Samurai_Sword_SpinDeadly. Smart. Skilled. Disciplined. Loyal. Precise. Feared. Respected. These are just a few of the ways that history has described the samurai warrior. The mighty samurai is a warrior legend, and for over 200 years stories of the samurai trickled down from generation to generation. The story of the samurai will continue to live on because of how interesting and unique the samurai were. We are going to discuss some interesting characteristics of the samurai, and at the end of this article we will show you how to add a piece of the samurai spirit to your daily life. Before we go any further into the details of a Samurai Warrior, here is a very quick crash course on the Samurai…

Samurai Quick Reference Guide:

1. The term samurai originally meant “those who serve in close attendance to nobility”
2. The samurai were members of a powerful military caste in feudal Japan in the 12th century.
3. Samurai were servants to the most powerful political and social men of the era.
4. As servants of the great lords, the samurai backed up the authority of the shogun and gave him power over the emperor.
5. The samurai loyally protected their masters as well as enforced their orders.
6. The samurai were bound by a code of honor, discipline and morality known as Bushido or “The Way of the Warrior.”
7. If a samurai violated this code of honor (or was captured in battle), a gruesome ritual suicide was the chosen method of punishment and atonement.
8. The ritual suicide of a samurai or Seppuku can be either a voluntary act or a punishment.
9. Either way the ritual suicide of a samurai is generally seen as an extremely honorable way to die.
10. The samurai would dominate Japanese government and society until 1868.

There you have it, you now know just enough about Samurai’s to be dangerous in a conversation.

To sum it up even further, the samurai were highly trained, well equipped elite warriors whose weapons and tactics are still studied today.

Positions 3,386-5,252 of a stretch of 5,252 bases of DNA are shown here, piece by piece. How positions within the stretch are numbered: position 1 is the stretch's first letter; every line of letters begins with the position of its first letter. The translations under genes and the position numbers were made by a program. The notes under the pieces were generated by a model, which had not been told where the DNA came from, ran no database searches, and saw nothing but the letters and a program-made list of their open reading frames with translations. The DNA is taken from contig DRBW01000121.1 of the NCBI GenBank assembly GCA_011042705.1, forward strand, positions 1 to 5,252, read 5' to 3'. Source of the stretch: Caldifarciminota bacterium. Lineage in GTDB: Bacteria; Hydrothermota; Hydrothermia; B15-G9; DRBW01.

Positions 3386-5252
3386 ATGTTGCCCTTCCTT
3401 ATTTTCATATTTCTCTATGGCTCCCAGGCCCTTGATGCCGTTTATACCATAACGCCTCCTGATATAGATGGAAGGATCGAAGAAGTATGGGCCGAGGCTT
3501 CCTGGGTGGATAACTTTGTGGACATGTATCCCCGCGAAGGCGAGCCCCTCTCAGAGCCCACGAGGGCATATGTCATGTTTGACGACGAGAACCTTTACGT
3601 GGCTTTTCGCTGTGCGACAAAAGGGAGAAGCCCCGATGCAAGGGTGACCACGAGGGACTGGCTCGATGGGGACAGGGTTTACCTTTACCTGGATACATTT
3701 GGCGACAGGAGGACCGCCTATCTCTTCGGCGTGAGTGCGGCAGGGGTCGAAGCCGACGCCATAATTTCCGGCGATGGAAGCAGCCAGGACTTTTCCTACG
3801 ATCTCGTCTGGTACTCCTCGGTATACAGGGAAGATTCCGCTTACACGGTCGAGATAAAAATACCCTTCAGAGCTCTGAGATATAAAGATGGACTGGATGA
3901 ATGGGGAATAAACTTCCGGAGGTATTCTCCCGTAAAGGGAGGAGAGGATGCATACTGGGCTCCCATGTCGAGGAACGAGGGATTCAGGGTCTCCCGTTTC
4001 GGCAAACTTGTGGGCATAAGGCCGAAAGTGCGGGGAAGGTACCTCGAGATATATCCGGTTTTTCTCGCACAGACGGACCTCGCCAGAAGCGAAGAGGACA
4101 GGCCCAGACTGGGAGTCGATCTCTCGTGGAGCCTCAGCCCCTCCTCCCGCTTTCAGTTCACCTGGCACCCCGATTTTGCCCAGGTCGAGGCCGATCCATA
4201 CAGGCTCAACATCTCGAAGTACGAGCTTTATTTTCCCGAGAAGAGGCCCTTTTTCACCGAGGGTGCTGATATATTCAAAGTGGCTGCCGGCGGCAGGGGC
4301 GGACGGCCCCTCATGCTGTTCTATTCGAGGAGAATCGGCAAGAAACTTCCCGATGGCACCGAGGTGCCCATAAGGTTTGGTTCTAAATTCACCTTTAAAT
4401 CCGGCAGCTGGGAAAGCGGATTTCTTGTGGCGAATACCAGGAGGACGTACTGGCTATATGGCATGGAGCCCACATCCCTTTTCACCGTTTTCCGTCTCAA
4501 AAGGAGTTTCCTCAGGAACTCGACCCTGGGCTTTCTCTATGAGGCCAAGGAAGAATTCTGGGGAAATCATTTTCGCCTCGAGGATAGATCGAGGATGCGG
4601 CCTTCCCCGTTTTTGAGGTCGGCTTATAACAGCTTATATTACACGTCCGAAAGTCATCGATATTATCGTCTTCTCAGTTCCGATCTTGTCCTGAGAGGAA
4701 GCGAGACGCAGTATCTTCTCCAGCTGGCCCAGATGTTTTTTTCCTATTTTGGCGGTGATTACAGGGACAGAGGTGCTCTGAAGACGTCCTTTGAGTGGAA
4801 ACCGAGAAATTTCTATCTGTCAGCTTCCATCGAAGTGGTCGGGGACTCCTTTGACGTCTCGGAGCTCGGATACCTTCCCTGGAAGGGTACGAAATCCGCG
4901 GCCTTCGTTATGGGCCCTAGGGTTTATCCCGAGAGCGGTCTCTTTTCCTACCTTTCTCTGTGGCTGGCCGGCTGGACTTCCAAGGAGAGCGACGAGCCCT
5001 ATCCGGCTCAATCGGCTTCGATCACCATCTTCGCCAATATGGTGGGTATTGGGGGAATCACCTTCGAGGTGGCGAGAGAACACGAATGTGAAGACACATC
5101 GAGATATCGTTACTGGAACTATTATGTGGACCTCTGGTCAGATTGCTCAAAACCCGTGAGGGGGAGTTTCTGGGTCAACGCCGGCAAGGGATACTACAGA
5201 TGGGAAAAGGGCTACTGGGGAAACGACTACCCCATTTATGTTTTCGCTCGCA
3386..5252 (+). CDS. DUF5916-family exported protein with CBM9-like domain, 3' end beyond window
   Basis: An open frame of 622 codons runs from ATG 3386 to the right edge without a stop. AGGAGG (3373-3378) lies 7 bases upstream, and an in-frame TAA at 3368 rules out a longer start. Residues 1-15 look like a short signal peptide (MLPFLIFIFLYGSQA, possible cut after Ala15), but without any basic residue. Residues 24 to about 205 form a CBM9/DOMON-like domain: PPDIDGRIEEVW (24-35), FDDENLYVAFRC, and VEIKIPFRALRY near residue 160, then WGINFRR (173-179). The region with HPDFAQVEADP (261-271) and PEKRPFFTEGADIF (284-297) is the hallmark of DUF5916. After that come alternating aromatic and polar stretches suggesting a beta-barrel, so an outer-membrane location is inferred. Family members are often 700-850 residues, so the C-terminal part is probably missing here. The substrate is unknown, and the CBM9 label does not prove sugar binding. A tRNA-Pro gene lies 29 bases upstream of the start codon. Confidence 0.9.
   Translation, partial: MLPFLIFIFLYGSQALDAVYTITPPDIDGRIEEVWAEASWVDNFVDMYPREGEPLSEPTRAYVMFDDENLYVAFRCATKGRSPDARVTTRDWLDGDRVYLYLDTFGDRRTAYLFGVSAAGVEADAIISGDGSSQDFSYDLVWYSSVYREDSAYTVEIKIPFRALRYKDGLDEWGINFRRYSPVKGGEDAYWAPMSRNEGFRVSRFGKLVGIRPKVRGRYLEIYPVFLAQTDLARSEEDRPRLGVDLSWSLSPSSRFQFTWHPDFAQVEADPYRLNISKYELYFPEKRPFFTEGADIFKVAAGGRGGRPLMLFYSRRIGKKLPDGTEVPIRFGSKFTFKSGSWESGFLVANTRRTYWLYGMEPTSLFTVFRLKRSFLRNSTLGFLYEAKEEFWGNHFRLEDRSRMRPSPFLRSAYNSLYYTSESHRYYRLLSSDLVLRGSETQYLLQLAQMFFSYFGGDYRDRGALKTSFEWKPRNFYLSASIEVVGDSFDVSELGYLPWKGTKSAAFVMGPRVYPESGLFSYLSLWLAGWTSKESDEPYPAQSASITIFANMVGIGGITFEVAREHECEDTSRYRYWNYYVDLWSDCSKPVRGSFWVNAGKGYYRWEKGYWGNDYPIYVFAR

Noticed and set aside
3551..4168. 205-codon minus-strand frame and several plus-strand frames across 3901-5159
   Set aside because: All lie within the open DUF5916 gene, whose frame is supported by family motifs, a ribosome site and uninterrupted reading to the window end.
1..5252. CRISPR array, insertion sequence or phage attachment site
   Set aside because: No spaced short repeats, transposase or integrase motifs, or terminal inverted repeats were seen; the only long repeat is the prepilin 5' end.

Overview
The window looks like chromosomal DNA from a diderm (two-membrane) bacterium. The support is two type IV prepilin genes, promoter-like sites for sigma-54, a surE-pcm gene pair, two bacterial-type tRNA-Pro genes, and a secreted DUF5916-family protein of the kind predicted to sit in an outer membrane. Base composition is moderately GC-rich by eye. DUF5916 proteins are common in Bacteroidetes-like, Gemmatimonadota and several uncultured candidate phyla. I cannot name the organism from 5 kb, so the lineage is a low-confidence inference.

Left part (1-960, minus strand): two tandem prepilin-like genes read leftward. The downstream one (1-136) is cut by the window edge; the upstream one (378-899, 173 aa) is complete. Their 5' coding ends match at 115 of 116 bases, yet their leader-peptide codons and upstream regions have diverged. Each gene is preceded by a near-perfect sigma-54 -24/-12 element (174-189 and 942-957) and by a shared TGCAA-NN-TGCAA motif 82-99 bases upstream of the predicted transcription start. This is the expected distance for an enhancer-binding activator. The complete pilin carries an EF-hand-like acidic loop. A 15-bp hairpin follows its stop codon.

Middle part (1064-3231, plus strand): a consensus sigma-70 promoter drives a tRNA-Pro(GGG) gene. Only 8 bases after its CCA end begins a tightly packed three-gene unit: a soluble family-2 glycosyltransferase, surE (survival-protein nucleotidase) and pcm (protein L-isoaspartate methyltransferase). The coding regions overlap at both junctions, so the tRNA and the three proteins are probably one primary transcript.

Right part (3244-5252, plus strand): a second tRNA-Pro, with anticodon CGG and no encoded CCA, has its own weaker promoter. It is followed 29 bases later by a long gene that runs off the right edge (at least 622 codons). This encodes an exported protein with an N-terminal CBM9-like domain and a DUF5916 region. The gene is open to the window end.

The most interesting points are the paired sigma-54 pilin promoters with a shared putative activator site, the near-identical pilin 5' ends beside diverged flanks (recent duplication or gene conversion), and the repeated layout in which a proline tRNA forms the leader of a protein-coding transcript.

What we are going to focus on next in this article is what the samurai warriors would use as their weapons of choice, and why they used them.

The Warrior Spirit

Samurai

Samurai, 1866. Photograph by Felice Beato

Japanese swords are the weapons that have come to be synonymous with the samurai. Samurai believed that their warrior spirit was contained within their swords. The sword was the weapon of choice for the samurai. The samurai sword has evolved over the centuries, starting from a straight blade and moving to a curved blade and then ultimately the katana was chosen.  The samurai also carried smaller companion swords known as the wakizashi and the tanto. Wearing a long sword (katana) or (tachi) together with a smaller sword such as a wakizashi or tanto became the symbol of the samurai, this combination of swords is referred to as a daisho (literally “big and small”).

115-YK58BB4a
*Katana, Wakizashi, and Tanto on display

Samurai Weapons and Tactics Quick Reference

japanese-swords-types1

1. The Samurai were experts in a wide variety of combat skills including hand-to-hand combat, ground fighting, fighting with arms (swords, bows, spears) and fighting from horseback.
2. The elite Samurai warrior trained for many years in the art “Bujutsu.”
3. We are going to focus on the samurai’s weapon of choice, the sword.
4. The samurai’s swords were yet another important aspect of his life
5. Samurai often named their swords, in a dedication of devotion.
6.